Bell Rock firework to begin Year of the Light

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A GIANT eight-metre firework in the shape of the Bell Rock Lighthouse will make sure the Year of the Light celebrations in Arbroath go off with a bang.

Tuesday (February 1) marks exactly 200 years since the first beam of light was emitted from the lighthouse and a fireworks display set to music will help celebrate the bicentenary.

To kick off the display, which is the official start of the Year of the Light, fireworks company 21cc have created a special pyrotechnic version of the Bell Rock that will light up for one minute.

The eight-metre high by two-metre wide firework is scaled down version of the lighthouse and will feature fireworks coming out of it to symbolise the light that shines from the Bell Rock.

It is anticipated that around 2,000 people will gather at Inchcape Park to enjoy the fireworks and the message from organisers is get there early to make sure you don’t miss the grand opening of the display.

Howard Cargill, a member of the Year of the Light steering committee, said: “This special firework will mark the start of the fireworks display so people need to make sure they get to Inchcape Park early.

“We obviously want as many people as possible to enjoy it because Arbroath will not see a display like this again for a very long time so it is important people leave plenty of time to park and get down to Inchcape Park.

“The special Bell Rock firework can only burn for one minute and we want would like as many people as possible to be able to see it.”

The event will start at 7.30 p.m. and the Earl of Southesk will launch the display with a countdown to the official start of the Year of the Light.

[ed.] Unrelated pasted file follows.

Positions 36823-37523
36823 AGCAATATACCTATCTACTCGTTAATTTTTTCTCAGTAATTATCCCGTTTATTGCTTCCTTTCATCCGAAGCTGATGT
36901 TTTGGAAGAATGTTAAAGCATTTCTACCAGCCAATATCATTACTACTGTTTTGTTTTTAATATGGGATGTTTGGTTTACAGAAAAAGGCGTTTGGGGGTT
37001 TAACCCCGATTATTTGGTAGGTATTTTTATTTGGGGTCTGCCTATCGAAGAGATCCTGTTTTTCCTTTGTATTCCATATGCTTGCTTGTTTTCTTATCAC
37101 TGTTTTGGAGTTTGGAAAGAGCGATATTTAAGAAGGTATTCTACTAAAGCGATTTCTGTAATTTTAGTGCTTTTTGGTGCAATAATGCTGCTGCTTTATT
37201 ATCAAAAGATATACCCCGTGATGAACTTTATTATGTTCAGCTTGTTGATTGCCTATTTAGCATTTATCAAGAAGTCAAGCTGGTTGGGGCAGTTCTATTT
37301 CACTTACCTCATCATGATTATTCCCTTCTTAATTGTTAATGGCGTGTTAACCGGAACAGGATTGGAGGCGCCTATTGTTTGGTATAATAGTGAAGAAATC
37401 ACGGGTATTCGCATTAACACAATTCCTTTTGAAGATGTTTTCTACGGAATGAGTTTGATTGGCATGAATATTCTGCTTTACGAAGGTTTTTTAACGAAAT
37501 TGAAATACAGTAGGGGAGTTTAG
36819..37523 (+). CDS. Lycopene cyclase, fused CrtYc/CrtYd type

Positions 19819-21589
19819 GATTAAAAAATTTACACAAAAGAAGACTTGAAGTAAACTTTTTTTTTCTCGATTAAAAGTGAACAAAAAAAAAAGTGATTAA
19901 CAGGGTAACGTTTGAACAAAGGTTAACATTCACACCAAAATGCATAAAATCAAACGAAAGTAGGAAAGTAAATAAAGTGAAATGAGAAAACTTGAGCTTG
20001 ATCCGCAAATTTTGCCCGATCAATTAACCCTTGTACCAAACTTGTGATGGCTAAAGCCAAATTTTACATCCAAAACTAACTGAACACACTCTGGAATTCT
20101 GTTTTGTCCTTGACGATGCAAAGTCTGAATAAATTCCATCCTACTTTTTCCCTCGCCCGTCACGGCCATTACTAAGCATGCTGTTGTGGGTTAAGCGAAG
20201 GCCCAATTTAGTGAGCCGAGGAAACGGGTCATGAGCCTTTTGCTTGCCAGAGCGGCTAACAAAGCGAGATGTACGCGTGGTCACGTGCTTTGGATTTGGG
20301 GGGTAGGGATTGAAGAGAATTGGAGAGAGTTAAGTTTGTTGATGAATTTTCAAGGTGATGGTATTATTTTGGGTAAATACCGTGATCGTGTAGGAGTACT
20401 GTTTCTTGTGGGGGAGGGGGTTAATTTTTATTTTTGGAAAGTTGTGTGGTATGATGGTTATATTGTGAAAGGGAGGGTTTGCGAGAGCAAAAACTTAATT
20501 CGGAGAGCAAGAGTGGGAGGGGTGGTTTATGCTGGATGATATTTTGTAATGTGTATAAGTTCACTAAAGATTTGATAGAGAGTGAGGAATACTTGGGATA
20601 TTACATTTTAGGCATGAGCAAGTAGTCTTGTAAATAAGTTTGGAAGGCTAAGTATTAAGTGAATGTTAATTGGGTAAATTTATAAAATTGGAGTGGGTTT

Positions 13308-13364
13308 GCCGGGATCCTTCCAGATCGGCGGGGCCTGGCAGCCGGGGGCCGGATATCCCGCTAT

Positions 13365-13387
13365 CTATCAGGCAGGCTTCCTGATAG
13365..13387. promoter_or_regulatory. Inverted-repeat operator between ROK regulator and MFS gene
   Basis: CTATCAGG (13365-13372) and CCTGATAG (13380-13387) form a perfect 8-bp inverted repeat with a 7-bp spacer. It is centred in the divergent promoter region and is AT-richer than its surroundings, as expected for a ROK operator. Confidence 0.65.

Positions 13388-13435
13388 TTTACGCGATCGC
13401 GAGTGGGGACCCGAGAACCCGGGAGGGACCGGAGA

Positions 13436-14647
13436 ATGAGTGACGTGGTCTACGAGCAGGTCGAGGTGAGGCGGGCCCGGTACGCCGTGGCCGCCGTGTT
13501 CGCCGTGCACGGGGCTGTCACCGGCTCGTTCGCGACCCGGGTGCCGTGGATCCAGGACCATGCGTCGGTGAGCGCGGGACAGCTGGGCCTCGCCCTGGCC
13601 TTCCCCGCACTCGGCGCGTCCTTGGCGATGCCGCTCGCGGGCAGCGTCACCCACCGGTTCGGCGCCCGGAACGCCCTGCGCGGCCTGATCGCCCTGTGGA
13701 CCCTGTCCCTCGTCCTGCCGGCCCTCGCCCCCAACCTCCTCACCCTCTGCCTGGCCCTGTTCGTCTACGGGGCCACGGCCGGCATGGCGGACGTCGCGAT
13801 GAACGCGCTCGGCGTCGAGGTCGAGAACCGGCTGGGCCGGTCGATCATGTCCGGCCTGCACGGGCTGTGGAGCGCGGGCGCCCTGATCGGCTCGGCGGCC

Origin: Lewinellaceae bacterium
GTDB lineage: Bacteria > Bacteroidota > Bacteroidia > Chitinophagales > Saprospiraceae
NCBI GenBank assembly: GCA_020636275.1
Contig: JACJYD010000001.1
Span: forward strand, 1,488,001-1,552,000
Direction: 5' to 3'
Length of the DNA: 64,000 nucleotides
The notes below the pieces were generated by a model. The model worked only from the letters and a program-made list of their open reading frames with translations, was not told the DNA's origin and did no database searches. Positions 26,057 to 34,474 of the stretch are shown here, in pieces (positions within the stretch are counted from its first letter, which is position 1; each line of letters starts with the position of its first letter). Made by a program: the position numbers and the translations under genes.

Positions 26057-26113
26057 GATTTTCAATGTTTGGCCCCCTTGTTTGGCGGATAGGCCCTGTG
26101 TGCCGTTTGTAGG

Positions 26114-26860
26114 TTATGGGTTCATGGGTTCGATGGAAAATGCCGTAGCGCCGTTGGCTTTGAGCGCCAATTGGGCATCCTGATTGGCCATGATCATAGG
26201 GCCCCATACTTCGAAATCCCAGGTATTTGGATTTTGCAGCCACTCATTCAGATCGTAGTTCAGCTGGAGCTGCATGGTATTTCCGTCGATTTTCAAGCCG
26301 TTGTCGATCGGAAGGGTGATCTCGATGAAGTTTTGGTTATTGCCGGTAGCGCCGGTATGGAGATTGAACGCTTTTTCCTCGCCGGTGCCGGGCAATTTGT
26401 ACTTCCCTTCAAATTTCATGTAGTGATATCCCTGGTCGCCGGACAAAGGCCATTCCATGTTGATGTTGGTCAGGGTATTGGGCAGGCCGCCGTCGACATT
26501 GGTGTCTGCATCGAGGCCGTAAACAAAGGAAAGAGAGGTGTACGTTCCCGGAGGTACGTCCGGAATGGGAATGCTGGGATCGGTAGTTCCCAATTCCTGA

It is hoped that the fireworks will be visible from the Bell Rock, which first became operation on February 1, 1811.

Many other events and celebrations are also taking place across the town to mark the bicentenary throughout the year.

And Arbroath and District Stamp and Postcard Club has produced commemorative covers that can be purchased from their website.

There are 50 available that not only feature Royal Mail’s 1998 Bell Rock postage stamp but the signature of John Boath, the last principal lightkeeper at the Bell Rock.

The limited edition covers cost £10 with £5 going towards the Arbroath RNLI. The other cover available, costing £4, features a Royal Mail post box stamp and a postage label from 2009.

Brian Cargill, treasurer of Arbroath and District Stamp and Postcard Club, said: “The Bell Rock has played an important part in the history of the town of Arbroath and it is wonderful that the club has been able to recognise this with these commemorative covers, especially those signed by John Boath, who is one of the few men to have experienced living and working on the Bell Rock.”

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